Well, several threads seem to have coalesced here.
I measured the RH in the shop, and it is the same out there as it is in the
house at a given temperature. This is what you would predict if you were
thinking carefully, since you are starting out in both cases with outside
air at the same absolute humidity. It seems to me that where you might see
a difference in terms of effects on harpsichords, people, etc., is if you
are exposed directly to the flow from a register in a forced air system -
that air, being warmer than the average temperature in the room, will have
lower relative humidity, hence will tend to dry things out more.
One of the advantages touted for radiant heat is that one can feel
comfortable at a lower air temperature. The body senses the "radiant
temperature" - just like sitting in sun on a cool day with no wind. I had
assumed that this would somehow apply also to the hpschd, which if at a
lower temperature would tend to dry out less than with a forced air heating
However, I think that description is too simplistic. No matter what heating
system us used, there will exist a variety of temperatures in the room, and
heat will be exchanged by a variety of mechanisms. A harpsichord, which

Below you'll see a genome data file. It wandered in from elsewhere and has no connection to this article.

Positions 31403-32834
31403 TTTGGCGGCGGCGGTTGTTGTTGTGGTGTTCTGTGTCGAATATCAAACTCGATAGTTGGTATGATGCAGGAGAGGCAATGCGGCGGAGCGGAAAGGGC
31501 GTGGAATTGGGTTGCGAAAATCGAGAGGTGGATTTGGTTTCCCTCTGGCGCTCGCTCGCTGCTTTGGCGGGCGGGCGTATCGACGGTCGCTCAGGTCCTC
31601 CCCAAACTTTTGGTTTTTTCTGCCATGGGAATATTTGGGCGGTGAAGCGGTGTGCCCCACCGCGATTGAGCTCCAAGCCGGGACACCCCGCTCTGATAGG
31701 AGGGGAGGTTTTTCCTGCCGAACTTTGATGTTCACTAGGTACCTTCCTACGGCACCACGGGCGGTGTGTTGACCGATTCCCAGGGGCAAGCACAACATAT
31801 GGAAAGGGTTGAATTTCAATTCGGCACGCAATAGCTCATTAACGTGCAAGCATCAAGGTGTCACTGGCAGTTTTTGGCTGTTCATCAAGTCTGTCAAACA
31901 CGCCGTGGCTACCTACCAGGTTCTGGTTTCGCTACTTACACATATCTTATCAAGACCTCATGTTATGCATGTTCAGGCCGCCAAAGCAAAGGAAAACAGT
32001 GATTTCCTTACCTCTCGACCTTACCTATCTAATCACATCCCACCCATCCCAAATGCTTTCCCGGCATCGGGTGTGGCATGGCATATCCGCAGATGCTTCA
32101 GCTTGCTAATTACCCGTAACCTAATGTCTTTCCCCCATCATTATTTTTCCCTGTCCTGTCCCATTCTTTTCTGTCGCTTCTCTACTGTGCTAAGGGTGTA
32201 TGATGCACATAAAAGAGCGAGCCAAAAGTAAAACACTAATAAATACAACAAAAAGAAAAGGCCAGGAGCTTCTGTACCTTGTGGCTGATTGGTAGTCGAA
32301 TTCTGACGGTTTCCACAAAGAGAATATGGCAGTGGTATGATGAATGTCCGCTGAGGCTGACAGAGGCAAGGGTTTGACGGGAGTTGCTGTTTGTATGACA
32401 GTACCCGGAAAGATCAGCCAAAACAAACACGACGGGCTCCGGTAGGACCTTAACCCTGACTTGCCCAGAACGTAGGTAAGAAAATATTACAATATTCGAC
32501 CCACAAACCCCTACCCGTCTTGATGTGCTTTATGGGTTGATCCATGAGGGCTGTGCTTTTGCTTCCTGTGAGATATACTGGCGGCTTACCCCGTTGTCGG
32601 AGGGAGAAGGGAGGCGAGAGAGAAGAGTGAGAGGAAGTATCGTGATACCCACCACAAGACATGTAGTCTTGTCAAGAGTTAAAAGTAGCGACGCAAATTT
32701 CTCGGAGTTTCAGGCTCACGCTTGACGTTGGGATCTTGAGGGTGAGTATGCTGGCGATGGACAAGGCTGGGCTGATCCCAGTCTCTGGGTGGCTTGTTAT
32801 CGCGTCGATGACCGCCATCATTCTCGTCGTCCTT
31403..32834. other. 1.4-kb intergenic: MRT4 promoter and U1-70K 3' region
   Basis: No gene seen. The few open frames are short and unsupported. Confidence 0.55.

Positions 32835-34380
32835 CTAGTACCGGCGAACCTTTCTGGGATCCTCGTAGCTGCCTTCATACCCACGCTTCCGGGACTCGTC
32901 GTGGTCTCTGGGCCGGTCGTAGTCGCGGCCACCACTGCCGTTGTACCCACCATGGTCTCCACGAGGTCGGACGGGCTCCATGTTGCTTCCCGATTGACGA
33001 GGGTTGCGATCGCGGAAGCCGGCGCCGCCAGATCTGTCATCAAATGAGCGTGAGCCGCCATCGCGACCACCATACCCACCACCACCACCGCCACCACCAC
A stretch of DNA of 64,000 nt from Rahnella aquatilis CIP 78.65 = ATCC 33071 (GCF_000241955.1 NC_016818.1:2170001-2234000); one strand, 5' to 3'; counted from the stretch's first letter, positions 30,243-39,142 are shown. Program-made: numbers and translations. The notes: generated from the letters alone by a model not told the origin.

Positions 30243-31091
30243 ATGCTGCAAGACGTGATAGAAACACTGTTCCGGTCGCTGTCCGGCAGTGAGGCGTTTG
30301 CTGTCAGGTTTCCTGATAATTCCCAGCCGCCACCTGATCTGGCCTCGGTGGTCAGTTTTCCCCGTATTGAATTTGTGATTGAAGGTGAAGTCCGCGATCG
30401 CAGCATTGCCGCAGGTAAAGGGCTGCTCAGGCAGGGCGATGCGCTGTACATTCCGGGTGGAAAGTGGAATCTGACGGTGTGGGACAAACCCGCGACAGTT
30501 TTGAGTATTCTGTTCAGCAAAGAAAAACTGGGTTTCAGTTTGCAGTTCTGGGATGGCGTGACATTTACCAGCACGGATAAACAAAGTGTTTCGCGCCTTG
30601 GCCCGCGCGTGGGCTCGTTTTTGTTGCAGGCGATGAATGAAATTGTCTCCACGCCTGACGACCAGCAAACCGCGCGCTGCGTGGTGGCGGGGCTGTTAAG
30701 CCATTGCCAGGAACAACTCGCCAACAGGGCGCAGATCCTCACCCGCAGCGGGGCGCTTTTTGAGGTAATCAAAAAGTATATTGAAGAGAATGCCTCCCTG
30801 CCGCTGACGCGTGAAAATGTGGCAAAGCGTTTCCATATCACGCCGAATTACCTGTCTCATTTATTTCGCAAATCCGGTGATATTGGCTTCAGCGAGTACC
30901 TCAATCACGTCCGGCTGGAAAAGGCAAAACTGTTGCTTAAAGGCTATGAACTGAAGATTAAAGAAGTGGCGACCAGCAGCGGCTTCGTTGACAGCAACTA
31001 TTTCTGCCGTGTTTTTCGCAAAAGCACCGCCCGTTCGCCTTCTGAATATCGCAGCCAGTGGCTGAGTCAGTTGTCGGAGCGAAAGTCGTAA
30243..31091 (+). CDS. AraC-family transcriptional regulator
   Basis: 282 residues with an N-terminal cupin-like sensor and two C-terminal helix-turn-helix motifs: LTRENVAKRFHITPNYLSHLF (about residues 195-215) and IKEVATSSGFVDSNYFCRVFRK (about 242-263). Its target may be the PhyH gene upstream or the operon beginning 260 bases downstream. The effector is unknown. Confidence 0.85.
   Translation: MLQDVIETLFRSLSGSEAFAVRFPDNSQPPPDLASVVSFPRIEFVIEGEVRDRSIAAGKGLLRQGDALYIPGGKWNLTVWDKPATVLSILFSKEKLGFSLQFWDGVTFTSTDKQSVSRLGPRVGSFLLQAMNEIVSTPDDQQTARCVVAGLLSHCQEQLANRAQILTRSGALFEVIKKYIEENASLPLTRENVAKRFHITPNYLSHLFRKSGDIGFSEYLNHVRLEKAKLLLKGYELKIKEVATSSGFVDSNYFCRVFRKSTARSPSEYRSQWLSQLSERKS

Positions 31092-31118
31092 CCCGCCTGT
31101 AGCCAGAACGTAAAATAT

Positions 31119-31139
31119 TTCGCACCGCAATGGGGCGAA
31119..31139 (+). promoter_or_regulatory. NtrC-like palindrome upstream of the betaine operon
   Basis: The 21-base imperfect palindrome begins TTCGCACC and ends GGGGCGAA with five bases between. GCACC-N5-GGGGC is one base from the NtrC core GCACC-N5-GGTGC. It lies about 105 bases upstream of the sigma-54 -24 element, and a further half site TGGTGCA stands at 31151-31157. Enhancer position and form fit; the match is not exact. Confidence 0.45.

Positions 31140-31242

presents a flat horizontal surface parallel to the floor, I imagine could
easily arrive, via radiative transfer, at a temperature HIGHER than the
average air temperature in the room, which could lead to more rather than
less drying of the wood. That could explain why an instrument in such
surroundings would be prone to cracking.
At a more mundane level, in trying to evaluate the efficacy of my new
heating system, I am having trouble finding a thermometer I can trust. I
now suspect that the one I started out with reads at least five degrees
high. I think I can probably trust the ones built into the Radio Shack
gizmo, one each for outside and inside, which agree with each other to
within less than a degree. Using these to read ambient air temperature in
the shop, it feels warmer there than in the house at an air temperature that
is five degrees cooler.